earthenware having an opaque white glaze with an overglaze decoration, usually in blue.
any pottery resembling this.

Also delf [delf] /dɛlf/.

Origin of delft

First recorded in 1705–15; after Delft
Also called delft ware. Unabridged Based on the Random House Unabridged Dictionary, © Random House, Inc. 2019

Examples from the Web for delf

Historical Examples of delf

  • “It is delf,” said a soldier, referring to the material of which the parapet was constructed.

    The Rifle Rangers

    Captain Mayne Reid

  • The most exhaustive study from a quantitative standpoint is that of Delf.

    Scurvy Past and Present

    Alfred Fabian Hess

  • Page 196: "Delf" changed to "Delft" (the common ware from Delft).

    Knowledge is Power:

    Charles Knight

  • Mrs. Delf, the smart and proverbially energetic landlady, was instructed to prepare a more than usually recherch collation.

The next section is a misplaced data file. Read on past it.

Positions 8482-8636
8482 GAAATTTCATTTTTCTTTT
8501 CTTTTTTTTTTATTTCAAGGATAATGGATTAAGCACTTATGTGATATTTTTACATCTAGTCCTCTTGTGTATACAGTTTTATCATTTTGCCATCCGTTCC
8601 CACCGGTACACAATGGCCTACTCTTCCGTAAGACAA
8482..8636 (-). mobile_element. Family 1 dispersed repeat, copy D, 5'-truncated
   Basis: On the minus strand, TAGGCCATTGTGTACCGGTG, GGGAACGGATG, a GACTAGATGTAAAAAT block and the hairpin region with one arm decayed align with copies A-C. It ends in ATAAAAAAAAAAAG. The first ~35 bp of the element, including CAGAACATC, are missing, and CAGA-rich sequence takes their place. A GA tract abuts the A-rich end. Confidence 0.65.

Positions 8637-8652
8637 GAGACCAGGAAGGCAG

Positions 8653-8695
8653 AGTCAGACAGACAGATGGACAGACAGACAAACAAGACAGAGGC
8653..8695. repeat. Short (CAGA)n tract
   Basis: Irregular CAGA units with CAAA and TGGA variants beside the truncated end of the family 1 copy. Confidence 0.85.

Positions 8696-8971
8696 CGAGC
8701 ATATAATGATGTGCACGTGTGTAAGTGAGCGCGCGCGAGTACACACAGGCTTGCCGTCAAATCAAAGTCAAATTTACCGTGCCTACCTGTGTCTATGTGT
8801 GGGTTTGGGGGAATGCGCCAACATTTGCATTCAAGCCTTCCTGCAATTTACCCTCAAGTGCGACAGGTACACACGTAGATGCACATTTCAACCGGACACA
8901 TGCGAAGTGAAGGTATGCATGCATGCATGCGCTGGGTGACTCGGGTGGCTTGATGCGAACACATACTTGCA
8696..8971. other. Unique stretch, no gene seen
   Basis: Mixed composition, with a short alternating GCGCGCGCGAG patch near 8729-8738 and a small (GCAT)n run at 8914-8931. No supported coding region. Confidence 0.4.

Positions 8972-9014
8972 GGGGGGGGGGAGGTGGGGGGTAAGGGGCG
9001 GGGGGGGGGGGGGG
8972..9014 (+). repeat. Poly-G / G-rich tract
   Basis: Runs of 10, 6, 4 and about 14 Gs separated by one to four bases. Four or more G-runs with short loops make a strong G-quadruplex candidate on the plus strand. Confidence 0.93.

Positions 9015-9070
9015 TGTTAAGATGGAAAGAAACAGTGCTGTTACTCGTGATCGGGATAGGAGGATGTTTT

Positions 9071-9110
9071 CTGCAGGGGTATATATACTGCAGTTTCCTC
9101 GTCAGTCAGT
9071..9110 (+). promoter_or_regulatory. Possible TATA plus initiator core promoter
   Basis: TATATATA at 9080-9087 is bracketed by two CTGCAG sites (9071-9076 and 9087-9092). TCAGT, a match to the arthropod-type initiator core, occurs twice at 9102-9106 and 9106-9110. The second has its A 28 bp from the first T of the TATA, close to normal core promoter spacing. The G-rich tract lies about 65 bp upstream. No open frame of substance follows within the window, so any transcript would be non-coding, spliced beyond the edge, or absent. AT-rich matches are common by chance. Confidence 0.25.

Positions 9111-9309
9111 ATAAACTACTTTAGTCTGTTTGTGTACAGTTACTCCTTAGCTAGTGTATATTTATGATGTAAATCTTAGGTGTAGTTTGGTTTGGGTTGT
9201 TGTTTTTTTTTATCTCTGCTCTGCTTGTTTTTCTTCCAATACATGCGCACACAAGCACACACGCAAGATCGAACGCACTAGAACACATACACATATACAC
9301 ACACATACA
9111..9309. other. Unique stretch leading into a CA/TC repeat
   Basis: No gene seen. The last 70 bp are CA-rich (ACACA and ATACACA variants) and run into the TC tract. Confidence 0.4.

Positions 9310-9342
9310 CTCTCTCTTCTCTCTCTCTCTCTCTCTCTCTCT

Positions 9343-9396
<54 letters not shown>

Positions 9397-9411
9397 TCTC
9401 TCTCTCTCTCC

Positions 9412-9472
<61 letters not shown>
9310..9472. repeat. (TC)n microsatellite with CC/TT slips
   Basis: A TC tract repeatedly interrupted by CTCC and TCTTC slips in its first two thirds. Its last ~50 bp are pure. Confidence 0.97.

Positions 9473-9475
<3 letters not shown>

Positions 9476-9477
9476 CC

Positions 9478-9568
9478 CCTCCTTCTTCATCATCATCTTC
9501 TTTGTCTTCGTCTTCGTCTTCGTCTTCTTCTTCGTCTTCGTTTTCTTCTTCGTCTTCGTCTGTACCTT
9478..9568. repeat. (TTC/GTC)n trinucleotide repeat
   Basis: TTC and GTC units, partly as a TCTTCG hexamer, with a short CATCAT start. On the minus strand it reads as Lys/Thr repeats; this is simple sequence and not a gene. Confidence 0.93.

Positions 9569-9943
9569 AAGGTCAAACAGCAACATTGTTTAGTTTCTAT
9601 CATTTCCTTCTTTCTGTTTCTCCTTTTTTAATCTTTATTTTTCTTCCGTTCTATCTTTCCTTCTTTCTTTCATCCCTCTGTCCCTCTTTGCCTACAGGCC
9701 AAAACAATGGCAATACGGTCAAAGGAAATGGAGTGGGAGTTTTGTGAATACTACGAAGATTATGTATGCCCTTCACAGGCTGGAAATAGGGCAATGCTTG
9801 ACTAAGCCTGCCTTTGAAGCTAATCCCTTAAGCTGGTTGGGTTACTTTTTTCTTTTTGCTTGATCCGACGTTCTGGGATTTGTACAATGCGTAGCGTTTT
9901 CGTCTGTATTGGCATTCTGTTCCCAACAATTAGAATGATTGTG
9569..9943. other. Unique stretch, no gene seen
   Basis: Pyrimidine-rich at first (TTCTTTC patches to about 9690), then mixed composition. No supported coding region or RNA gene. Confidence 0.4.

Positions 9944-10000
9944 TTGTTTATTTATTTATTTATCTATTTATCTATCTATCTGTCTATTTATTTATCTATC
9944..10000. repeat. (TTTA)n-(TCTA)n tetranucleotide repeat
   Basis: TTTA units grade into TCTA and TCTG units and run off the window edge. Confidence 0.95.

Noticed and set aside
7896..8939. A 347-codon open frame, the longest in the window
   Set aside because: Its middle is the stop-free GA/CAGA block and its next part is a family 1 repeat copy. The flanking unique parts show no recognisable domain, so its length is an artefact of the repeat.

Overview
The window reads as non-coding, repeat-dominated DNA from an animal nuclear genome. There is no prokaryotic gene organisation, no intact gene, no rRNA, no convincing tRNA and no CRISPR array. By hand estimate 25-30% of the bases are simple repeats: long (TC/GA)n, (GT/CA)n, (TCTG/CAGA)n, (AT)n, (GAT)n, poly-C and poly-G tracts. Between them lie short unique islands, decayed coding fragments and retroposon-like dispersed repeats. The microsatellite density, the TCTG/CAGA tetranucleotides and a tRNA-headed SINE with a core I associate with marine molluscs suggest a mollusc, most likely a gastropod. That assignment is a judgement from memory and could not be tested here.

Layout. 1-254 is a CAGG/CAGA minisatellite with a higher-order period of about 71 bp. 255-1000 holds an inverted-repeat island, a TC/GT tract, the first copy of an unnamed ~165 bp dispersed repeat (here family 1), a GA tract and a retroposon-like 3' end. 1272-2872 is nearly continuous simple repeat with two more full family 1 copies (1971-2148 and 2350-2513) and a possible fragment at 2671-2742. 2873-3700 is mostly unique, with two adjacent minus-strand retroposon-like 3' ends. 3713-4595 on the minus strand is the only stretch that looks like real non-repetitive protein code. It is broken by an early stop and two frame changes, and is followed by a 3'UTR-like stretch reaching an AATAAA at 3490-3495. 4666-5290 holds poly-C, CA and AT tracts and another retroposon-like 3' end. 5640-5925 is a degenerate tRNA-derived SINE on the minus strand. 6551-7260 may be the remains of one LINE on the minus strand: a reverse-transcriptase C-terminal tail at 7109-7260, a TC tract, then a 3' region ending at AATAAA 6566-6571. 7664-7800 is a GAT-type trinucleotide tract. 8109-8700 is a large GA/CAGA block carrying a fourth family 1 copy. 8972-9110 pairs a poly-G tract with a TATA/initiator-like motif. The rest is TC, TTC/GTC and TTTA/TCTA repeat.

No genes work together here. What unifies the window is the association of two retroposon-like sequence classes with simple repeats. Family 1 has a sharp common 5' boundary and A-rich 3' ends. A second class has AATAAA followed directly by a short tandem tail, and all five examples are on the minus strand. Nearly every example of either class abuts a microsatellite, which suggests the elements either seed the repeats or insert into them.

Rolf Boldrewood

  • Mrs. Delf was a good sort, but Trevanion used her house regular and spent his money free.


    Rolf Boldrewood

British Dictionary definitions for delf



a town in the SW Netherlands, in South Holland province. Pop: 97 000 (2003 est)
Also called: delftware tin-glazed earthenware made in Delft since the 17th century, typically having blue decoration on a white ground
a similar earthenware made in England
Collins English Dictionary - Complete & Unabridged 2012 Digital Edition © William Collins Sons & Co. Ltd. 1979, 1986 © HarperCollins Publishers 1998, 2000, 2003, 2005, 2006, 2007, 2009, 2012

Word Origin and History for delf

late Old English dælf "trench, ditch, quarry," from gedelf "digging, a digging," from delfan "to dig" (see delve).


town in Holland,named from its chief canal, from Dutch delf, literally "ditch, canal;" which is related to Old English dælf and modern delve. As a short form of delftware, attested from 1714.

Online Etymology Dictionary, © 2010 Douglas Harper